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RGP officers will be out in force at the Cavalcade


The RGP wishes to reassure the community that, as at all previous Three Kings Cavalcades, they will have a considerable presence of both visible and covert police officers at today’s event. Throughout the day, RGP officers have concentrated on all aspects of policing, in order to ensure public safety and to deter any criminal activity. What the RGP will not do is assume the risks and responsibilities of others and therefore, through the Safety Advisory Group, the RGP has worked closely with other partner agencies to achieve this.


On Thursday morning, officers from the Roads Policing Unit were confirming that the Traffic Plan was ready for action and that all special road signs were ready to be deployed at 1800. Officers also inspected all the Cavalcade’s floats to ensure that none were too tall or too wide and that none had anything that might cause injury to the participants or people in the crowd.  Today, these same officers expect to be working until all the traffic is flowing normally after the Cavalcade ends and so it will be a 14 hour day for them.


Elsewhere, other officers will continue to search Casemates and Main Street, especially the bins, manholes and drains, to ensure that nothing potentially dangerous has been hidden along the route.  This work will carry on throughout the afternoon.


Also in the afternoon, our specially-trained Project Servator officers deployed around the Main Street area to keep our community safe and to look out for anyone involved in criminal activity.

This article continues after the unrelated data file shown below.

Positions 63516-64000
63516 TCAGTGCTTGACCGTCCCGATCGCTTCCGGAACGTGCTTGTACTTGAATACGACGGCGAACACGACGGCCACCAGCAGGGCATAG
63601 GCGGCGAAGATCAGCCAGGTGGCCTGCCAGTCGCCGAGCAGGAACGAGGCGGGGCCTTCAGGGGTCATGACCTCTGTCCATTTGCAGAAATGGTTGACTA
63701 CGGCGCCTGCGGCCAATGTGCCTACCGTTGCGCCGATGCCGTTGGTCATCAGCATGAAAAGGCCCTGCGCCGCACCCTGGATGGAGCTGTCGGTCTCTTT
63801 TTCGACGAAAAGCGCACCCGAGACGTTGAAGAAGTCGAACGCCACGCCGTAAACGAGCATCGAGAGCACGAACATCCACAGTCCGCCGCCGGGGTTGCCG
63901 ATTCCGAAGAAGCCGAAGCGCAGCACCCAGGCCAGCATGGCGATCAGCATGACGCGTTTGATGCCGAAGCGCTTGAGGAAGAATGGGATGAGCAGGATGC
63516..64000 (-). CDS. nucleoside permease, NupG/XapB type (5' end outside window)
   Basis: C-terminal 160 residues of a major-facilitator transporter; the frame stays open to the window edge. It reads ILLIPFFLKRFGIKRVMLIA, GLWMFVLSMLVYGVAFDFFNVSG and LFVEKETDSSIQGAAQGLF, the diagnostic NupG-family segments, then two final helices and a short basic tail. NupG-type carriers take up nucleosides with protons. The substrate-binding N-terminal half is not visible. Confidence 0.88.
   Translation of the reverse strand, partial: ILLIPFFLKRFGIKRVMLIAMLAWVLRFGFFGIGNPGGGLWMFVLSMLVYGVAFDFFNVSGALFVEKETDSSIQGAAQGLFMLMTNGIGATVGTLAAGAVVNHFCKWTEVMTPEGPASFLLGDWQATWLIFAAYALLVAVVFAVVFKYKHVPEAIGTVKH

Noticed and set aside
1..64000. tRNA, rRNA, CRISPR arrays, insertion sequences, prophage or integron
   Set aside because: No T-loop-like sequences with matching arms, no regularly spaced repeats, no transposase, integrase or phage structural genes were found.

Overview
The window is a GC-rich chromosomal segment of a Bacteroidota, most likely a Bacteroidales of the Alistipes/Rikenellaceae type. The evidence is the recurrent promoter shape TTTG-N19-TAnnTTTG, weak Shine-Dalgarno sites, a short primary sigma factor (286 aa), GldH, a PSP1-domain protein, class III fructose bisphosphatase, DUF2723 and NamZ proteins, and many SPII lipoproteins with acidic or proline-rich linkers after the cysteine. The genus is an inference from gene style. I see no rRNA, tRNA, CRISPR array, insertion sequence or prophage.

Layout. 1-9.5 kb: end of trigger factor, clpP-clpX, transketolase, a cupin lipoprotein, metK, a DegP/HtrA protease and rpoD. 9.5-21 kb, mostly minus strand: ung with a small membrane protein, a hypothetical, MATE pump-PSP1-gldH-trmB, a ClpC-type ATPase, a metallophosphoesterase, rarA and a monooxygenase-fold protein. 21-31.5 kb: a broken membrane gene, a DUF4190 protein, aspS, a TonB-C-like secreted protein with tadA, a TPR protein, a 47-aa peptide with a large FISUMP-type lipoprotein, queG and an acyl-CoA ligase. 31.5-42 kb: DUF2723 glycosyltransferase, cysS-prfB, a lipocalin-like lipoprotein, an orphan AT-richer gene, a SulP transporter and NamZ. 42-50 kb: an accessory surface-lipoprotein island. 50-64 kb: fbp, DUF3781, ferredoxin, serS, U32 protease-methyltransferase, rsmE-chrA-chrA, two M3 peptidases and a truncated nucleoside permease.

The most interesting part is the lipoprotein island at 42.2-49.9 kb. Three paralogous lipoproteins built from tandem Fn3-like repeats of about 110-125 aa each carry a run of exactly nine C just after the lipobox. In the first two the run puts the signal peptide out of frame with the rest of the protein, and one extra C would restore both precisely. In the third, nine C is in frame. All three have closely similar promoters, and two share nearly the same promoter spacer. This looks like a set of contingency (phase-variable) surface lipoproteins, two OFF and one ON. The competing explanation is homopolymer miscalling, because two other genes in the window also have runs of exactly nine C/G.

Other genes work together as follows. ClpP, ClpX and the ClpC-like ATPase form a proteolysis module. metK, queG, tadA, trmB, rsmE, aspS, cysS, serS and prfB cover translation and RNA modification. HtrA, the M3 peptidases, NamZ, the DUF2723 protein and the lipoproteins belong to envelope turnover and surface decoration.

At the Cavalcade itself there will be a considerable number of officers, some in uniform and some in plain clothes, who will be ready to deal with any issues of public safety or criminality. There will be others held in reserve should they be needed at any particular location.


Commissioner of Police Richard Ullger said:


‘The recent HMICFRS report highlighted that our police officers are a valuable and sometimes expensive resource, and one that should be used for genuine policing and security tasks.  Unfortunately, in the past, they have sometimes been used for general marshalling and stewarding duties, which do not require officers who have the powers of arrest.  I trust that the community will understand that, in the future, the RGP will focus on public safety and security, so we will be looking to the organisers of an event to find the resources to carry out those non-policing tasks which could be done by people without the constabulary’s powers. I want to reassure the people of Gibraltar that public safety in its many forms is my priority and we will be working with partners to achieve this.


‘I think the Cavalcade organisers do a tremendous job and the community should be grateful to them.  Like everyone else, I really missed this event during the pandemic and I’m sure that tonight’s event will be a huge success.’